Photos by bhofack2 via Getty Images

Thanks to my Health Mom™, I know what’s good for me and what’s BS

Rebecca Firkser
Updated: April 17, 2018

When people ask me to describe what I ate as a kid, I include this caveat: I have a Health Mom. She was mostly vegetarian in the 1980s, and her friends jokingly called her “the rabbit,” when she’d order a salad as an entree or eat an apple as a snack. “But how do you get protein? people would say. “What IS that?” they’d ask, horrified, as she opened up a container of freshly ground peanut butter slick with a layer of oil. Fast-forward three decades and those same friends who made fun of my mom are now doing following fad diets and wellness cleanses, anxious to fill their bodies the very whole grains and fresh produce she and our family had been eating for years.

I didn’t really appreciate the whole-grain, artificial sugar-free, natural foods when I was 10, I just wanted to eat Trix yogurt and Skippy peanut butter and wash it down with a Yoo-hoo like my friends. Now, of course, as we enter into a new age of “wellness,” where every bone broth popsicle promises to be the Next Big Health Thing, I feel more equipped to weed through the drivel when it comes to “healthy” foods. Thanks to my background in these ingredients, I’m able to separate the nutrient-dense foods from the buzzword-heavy sugar bombs that go by any other name.

If you’re looking to feed a kid (or maybe just yourself) some foods that were nutritious even before they were called superfoods, here’s what I had for breakfast growing up.

The Yogurt-Banana Pop

While my classmates chomped on frozen strawberry-banana Go-Gurt, I was given a different kind of pop. My mom would dunk half a frozen banana stuck with a Popsicle stick into plain yogurt, then into wheat germ. She’d toss it back in the freezer for five minutes, then hand it to me. To be honest, even though I really wanted the neon yogurt, I loved these pops.

The Health Cereal

Hop in a time machine and peek at the cereal cabinet in my childhood kitchen: you’ll find no Cookie Crisp or Frosted Flakes. We munched Kashi GoLean Crunch, chomped Barbara’s Multigrain Shredded Spoonfuls, and popped Panda Puffs. In the winter, it was oatmeal or brown rice hot cereal with maple syrup and raisins.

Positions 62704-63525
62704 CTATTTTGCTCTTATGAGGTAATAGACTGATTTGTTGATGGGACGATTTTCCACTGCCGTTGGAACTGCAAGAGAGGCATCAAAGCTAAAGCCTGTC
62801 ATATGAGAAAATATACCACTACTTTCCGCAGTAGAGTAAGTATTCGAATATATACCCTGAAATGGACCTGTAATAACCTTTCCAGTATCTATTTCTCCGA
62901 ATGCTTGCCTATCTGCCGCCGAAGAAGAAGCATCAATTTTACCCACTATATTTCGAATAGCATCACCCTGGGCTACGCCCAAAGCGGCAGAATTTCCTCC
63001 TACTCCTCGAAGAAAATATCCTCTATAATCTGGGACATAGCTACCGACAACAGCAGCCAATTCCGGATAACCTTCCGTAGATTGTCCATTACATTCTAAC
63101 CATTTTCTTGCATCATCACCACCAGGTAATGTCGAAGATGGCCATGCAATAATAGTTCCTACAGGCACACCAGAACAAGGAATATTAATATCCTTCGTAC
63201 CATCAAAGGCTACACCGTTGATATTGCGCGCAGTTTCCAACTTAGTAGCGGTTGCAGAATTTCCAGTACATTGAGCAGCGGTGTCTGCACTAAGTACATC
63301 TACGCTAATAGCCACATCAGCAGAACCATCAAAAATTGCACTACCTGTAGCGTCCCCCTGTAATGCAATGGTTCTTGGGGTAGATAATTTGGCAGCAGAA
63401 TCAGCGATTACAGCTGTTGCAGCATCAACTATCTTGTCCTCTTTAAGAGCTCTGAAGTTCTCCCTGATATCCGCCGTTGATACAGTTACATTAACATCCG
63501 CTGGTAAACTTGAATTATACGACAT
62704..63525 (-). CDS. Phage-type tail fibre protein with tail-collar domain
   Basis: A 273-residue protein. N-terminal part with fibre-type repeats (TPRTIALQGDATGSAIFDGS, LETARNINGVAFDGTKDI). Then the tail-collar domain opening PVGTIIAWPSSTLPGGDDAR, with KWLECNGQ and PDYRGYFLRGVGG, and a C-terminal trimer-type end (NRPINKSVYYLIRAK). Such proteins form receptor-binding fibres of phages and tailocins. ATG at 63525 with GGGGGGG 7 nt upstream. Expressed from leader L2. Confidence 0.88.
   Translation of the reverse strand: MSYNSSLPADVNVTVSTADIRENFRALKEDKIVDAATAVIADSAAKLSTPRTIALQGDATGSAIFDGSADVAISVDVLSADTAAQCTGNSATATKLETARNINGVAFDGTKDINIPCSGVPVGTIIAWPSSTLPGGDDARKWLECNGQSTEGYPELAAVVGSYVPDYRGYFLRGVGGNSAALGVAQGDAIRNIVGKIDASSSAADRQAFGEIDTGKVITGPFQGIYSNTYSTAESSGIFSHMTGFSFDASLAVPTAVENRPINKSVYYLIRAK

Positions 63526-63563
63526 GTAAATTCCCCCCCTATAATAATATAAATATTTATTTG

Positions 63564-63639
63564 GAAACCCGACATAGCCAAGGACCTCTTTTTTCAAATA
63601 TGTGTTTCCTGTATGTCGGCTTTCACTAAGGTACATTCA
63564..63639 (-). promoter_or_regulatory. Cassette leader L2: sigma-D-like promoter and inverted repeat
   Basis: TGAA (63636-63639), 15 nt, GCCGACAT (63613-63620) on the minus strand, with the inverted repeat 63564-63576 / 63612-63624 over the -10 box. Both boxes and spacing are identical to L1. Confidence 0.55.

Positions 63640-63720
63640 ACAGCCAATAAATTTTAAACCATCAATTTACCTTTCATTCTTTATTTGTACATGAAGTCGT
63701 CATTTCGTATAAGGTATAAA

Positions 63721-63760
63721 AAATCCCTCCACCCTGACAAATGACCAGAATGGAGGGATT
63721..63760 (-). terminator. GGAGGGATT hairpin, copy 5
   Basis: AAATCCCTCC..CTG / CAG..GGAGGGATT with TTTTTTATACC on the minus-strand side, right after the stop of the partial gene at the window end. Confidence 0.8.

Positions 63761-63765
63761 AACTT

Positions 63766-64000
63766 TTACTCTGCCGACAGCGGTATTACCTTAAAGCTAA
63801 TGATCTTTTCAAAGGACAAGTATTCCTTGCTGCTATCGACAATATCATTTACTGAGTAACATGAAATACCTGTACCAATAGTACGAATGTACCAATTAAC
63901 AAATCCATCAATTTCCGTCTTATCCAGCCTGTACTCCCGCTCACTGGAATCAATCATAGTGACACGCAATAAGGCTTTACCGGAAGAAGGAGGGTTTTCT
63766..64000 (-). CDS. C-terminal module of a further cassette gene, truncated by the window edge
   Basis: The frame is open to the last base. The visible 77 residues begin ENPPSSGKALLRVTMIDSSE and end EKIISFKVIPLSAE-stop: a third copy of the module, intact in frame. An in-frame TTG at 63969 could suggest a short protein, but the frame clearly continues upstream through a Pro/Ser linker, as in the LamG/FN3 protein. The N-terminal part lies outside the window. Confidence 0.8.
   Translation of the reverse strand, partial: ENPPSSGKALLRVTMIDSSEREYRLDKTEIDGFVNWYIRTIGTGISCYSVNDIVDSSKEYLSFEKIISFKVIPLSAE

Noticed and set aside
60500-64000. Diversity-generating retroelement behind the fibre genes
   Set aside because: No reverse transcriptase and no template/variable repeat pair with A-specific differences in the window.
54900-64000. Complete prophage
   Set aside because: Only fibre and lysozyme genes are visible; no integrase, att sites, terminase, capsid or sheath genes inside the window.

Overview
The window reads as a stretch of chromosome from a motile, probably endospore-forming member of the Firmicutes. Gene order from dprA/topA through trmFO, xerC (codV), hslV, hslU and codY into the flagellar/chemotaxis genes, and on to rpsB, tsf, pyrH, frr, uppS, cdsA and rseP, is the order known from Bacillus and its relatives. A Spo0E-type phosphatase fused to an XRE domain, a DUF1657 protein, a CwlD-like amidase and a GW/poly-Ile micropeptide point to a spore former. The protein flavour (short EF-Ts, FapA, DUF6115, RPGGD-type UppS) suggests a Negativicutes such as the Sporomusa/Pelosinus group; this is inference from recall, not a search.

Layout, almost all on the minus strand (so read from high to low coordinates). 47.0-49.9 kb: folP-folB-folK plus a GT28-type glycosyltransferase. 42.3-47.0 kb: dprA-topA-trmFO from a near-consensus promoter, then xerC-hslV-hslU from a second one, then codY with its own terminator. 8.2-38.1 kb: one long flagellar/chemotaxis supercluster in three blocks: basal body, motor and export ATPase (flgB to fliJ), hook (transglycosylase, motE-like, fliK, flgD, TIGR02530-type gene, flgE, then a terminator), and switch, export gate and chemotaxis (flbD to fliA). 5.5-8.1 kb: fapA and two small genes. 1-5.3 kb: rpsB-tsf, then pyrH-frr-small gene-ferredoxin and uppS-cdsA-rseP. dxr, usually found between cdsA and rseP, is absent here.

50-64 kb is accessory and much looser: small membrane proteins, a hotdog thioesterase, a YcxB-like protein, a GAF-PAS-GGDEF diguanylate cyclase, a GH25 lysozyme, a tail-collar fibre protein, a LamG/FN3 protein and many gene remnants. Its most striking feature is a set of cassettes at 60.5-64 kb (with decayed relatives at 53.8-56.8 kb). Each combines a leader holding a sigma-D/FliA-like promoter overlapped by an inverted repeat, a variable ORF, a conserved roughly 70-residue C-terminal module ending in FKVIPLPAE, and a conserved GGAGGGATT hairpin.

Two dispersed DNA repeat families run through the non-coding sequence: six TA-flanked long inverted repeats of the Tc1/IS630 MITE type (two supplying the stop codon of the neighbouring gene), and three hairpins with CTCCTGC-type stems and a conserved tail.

The Natural PB&J

I used to dream about swirls of thick, creamy Skippy peanut butter. I would arrive at my friends’ houses and promptly dive straight into their family-sized tub of Jif. In my house, a peanut butter and jelly was natural peanut butter (sometimes freshly ground from the Health Food Store or Fresh Fields—yes, we went to Whole Foods before it was even called Whole Foods) with chunky jam on sourdough or whole wheat bread. Now, I’d probably pay top dollar at a hip brunch spot for a chunky nut butter and jam situation.

The Health Food Store Breakfasts

We didn’t go out for casual meals too often, but when we did, it was to the local Health Food Store (I’m sure it had a real name, but that’s what we called it, so it gets to be a proper noun). We’d get big bowls of miso soup with fat chunks of tofu and wilted spinach, stock up on natural fruit leather, and leave with a fresh carrot juice to go.

The Whole Wheat Baked Goods

Buckwheat pancakes, whole wheat carrot muffins, spelt bagels—our freezer looked like the bread basket at an all-day cafe specializing in gluten-free treats.

The Soy “Milkshake”

I was maybe 6 years old when I found out what a milkshake really was. For my entire life up until that point, I thought a milkshake was a combination of vanilla soy milk mixed with skim. Suffice it to say I don’t make those shakes too often any more. 

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